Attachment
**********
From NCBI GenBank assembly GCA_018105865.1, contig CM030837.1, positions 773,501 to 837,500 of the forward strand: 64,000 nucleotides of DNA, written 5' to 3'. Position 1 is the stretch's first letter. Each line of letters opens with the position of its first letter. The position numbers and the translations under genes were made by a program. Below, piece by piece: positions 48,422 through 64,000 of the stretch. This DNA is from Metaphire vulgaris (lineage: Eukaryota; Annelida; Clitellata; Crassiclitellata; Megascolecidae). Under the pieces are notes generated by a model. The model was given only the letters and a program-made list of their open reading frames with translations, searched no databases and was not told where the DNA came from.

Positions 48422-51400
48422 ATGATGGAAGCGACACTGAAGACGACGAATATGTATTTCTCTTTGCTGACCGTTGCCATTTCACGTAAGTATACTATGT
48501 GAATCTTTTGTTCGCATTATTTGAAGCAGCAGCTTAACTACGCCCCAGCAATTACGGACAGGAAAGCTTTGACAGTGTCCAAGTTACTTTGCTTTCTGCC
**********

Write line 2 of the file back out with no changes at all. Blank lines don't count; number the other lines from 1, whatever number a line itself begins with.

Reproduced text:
Positions 48422-51400